During that moment the operator, by use of the steering gear, points his boat directly at the battleship, thus aiming the bow gun, and at a signal from him the gun is discharged, throwing a dynamite shell at the enemy. Before the shot can be effectively returned the operator releases the valves which sink the Holland out of the way of the guns of the battleship.

Approaching broadside of the battleship, and remaining below the surface, the Holland projects a Whitehead torpedo from its second bow tube. Passing under the ship, it rises to the surface on the other side and a shell from the stern gun is discharged at the enemy. If none of these missiles has placed the enemy /tors de combat, the Holland makes a wide circuit and repeats the attack.

So little surface is offered as a target that the Holland’s chances of being hit are much less than those of a battleship or cruiser which it might attack. The submarine fighter’s greatest danger would be from the torpedoes which a ship would discharge. As many men-of-war are equipped with torpedo tubes in bow and stern only, the Holland would be comparatively safe while it kept on the enemy’s beam.

For Business Only.

No provision is made for sleeping or even for cooking inside the boat. It is built for business only. There is room for ten men, although not more than six are needed to operate the boat. Water tanks are employed to submerge and raise the boat. They are controlled by large Kingstone valves. The boat is submerged by letting water into the tanks, which are distributed forward, aft and amidships, so that the craft remains on an even keel. Water can be admitted so rapidly that the boat will descend thirty or forty feet from the surface in less than a minute.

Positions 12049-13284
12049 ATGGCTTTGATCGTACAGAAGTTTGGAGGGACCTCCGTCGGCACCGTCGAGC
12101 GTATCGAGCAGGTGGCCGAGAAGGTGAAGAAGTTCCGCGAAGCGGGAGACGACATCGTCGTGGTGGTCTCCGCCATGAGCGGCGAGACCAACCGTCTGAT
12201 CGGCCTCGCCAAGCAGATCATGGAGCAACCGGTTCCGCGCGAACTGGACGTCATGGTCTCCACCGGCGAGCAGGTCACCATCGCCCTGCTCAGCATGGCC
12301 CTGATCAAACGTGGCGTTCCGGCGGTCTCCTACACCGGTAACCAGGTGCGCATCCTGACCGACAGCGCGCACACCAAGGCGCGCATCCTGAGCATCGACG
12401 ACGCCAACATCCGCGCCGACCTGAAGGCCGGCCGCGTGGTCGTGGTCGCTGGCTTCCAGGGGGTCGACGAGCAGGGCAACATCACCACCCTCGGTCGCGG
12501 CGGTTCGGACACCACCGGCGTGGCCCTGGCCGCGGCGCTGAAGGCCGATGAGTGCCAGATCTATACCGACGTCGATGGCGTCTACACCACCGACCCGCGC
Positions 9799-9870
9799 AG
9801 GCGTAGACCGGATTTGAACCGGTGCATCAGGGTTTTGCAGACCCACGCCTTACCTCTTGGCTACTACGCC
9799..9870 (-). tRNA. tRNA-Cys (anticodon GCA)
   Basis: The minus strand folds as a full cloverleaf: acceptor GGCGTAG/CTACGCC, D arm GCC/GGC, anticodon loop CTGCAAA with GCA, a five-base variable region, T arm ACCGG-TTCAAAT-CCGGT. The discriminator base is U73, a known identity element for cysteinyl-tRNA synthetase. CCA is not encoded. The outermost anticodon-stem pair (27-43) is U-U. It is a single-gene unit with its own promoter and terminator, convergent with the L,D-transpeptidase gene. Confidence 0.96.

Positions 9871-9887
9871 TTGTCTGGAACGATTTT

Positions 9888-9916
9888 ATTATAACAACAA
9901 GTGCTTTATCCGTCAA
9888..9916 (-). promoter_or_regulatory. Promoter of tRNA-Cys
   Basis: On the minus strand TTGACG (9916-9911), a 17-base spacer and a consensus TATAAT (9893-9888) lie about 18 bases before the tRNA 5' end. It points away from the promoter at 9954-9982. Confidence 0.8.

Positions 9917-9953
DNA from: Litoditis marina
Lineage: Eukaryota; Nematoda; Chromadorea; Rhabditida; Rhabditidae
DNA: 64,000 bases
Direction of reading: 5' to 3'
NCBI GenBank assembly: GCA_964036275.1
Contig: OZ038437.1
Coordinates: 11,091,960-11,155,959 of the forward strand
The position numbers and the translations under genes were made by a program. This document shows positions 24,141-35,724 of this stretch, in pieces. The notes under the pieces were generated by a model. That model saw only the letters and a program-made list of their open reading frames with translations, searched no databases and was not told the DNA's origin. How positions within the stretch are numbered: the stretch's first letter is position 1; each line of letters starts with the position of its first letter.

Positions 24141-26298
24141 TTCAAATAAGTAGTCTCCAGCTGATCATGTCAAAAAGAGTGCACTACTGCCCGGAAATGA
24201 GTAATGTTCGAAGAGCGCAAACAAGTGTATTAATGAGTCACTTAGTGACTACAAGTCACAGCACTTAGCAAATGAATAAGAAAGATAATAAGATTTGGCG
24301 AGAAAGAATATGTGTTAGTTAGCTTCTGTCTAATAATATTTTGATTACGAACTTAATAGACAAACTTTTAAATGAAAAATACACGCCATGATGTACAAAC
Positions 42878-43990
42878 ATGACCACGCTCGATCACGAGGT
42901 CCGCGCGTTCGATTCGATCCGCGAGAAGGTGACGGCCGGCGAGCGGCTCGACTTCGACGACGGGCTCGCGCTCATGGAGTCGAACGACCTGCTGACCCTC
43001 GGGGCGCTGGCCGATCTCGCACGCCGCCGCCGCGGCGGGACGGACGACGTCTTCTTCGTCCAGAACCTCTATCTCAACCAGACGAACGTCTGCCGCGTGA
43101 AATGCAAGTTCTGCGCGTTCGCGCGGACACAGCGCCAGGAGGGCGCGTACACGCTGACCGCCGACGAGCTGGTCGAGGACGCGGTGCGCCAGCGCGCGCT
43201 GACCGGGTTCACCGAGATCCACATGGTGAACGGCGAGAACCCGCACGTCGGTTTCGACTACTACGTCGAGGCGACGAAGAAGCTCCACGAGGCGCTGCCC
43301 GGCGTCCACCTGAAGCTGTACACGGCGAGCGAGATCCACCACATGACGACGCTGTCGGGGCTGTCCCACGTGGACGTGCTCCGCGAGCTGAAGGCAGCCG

When the boat is to be raised a button is pressed which releases the valves and turns on compressed air, throwing out the water with terrific force. The air tanks are capable of standing a pressure of 3,000 pounds to the square inch, and will supply air for the crew for nine or ten hours. Electric lights and bells and speaking tubes are provided.

The armament of the Holland consists of three torpedo tubes. One is on the upper bow of the boat, being an aerial torpedo thrower, with a range of one mile. Six projectiles, weighing 180 pounds each, with charges of 100 pounds of high power explosives, can be carried for this gun.

Almost directly beneath the torpedo thrower is an expulsion tube for Whitehead torpedoes. As each of these torpedoes weighs 850 pounds, only three are to be carried when the boat is in active service. In addition to the forward tubes there is a submarine gun in the stern of the boat. This, with a 100-pound charge of explosives, can force a 100-pound projectile 100 yards or more through the water. Five projectiles for the stern gun are carried.

The Holland that was delivered was a bit different from the one advertised by the newspaperman who wrote this article. But it did start an amazing journey for the US Navy that continues to this very day. I wonder sometimes what they will say about our “ancient boats” someday and how primitive we seem to them.

Mister Mac

One thought on “The Secret of the Art: The Holland in 1898

Leave a Reply

Please log in using one of these methods to post your comment: Logo

You are commenting using your account. Log Out /  Change )

Facebook photo

You are commenting using your Facebook account. Log Out /  Change )

Connecting to %s